Educational Bulletins

educational bulletins

May 2, 2024

The Palmer Method & Productive Penmanship, Circa 1888

EB 102-2024

Lessons Learned from Austin Palmer and the Palmer Method:

  • There was a search for efficiency to improve a task not only for one, but for many.
  • A system developed by Austin Palmer—"The Palmer Method"—eliminated a time-consuming and difficult-to-learn method.
  • The Palmer Method revealed to be beneficial to children—producing better readers, more efficient neural processing, and greater learning.
  • Sometimes technology is not better and can hinder learning.
    • Keyboarding vs. pen and paper (cursive)

History of the Palmer Method:

  • Austin Palmer worked as an engrosser when he was 19.
  • The Spencerian Method, an "elaborate script with decorative flourishes on each letter,"1 was the primary style of writing.
    • This method was time-consuming and difficult to learn.
    • Typewriters became an alternative, but they were new, and few knew how to use them.
  • Palmer looked for a new way of writing that was legible and quick.
  • He created a writing system that maintained the ovals and straight lines and nixed the additional flourishes the Spencerian Method required.
  • Palmer shared his technique and method in newspaper articles and, as a result, was hired to teach a summer school for nuns.
  • A textbook introducing Palmer's method was later printed in 1888 and titled, The Palmer Method of Business Writing.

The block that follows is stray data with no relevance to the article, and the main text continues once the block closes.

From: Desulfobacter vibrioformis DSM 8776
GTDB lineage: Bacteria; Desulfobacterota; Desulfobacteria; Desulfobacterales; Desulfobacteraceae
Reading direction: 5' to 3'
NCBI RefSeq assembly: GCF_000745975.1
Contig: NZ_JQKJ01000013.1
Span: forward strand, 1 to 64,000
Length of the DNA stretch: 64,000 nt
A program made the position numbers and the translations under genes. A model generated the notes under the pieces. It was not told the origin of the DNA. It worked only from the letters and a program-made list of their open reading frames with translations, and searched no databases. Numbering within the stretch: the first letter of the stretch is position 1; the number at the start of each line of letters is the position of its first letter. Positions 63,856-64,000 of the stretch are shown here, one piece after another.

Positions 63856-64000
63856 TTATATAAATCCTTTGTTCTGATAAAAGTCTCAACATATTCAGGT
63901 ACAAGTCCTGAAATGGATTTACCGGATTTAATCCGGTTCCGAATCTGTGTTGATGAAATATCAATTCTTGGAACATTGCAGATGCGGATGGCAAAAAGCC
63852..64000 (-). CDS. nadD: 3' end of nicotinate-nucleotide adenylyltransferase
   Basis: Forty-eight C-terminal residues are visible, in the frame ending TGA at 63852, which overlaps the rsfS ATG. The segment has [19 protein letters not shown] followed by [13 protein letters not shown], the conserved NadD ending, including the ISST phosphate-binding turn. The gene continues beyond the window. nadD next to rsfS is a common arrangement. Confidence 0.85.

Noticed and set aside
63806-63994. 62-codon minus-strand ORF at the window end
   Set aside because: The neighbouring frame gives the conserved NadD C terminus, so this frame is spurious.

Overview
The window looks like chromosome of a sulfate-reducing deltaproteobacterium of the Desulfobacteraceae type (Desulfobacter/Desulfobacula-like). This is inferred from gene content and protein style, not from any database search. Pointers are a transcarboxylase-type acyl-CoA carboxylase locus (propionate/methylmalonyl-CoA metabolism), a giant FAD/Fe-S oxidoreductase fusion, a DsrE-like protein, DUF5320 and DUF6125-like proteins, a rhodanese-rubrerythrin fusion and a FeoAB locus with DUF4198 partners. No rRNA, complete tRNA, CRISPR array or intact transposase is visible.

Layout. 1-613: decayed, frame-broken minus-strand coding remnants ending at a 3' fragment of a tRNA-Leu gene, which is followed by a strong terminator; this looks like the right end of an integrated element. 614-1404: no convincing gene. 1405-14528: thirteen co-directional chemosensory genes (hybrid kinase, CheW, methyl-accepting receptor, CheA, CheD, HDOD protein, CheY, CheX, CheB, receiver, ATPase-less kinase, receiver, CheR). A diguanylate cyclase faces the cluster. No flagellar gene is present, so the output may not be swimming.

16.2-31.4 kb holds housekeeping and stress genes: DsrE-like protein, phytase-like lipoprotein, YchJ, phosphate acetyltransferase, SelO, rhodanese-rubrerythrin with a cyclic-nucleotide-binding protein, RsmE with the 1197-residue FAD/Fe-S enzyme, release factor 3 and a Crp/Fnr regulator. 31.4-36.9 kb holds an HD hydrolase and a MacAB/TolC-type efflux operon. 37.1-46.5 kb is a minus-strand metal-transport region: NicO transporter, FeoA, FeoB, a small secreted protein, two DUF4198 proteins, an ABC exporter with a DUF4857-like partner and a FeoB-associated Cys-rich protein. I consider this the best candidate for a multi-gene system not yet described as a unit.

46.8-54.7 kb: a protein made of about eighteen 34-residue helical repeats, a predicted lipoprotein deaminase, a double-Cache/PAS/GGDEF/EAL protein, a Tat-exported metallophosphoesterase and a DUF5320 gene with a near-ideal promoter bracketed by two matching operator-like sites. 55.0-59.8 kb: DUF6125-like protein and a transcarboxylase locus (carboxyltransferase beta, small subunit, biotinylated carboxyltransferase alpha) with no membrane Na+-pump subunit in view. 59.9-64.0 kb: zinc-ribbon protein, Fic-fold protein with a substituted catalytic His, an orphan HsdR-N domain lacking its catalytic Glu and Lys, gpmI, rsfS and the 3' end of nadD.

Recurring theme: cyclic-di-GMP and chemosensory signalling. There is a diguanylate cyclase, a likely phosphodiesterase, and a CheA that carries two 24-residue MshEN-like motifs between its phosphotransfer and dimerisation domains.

Benefits of Cursive Handwriting:

  • "Studies conducted with magnetic resonance imaging (MRI) have shown that cursive handwriting can improve brain functioning and yield benefits for children as well as adults. 
  • Handwriting activates parts of the brain that typing does not.
  • Young children who receive handwriting instruction become better readers. College students who take notes by hand learn more than students who type their notes on tablets or laptops.
  • Handwriting leads to more efficient neural processing and greater learning."

1Hoffner, Helen. "The Catholic Roots of Penmanship." Catholic Exchange, 20 March, 2024,


April 22, 2024

Lessons from Early Private Schools

EB 101-2024

There are many things that can be learned from private schools in the early 20th century. Schools focused on teaching students practical skills while also placing emphasis on the comprehension of materials. Teachers provided direct explanations of topics—similar to modern day direct instruction—and frequently used simple illustrations to support learning. 20th Century Schools and Thales Academy are There are profound similarities between 20th century schools and Thales Academy, both in conduct and educational philosophy. The American High School by John Franklin Brown offers a unique insight about the history of American academies.

Grammar Schools

  • The Religious and Moral Purpose of these schools was emphasized quite as the intellectual. In the selection of teachers, as much attention was given to their piety and morality as to their scholarship.
  • Theoretically they were free, though fees of some sort were usually paid, except in the case of the poorest pupils.
  • They were small schools, usually taught by one or two teachers.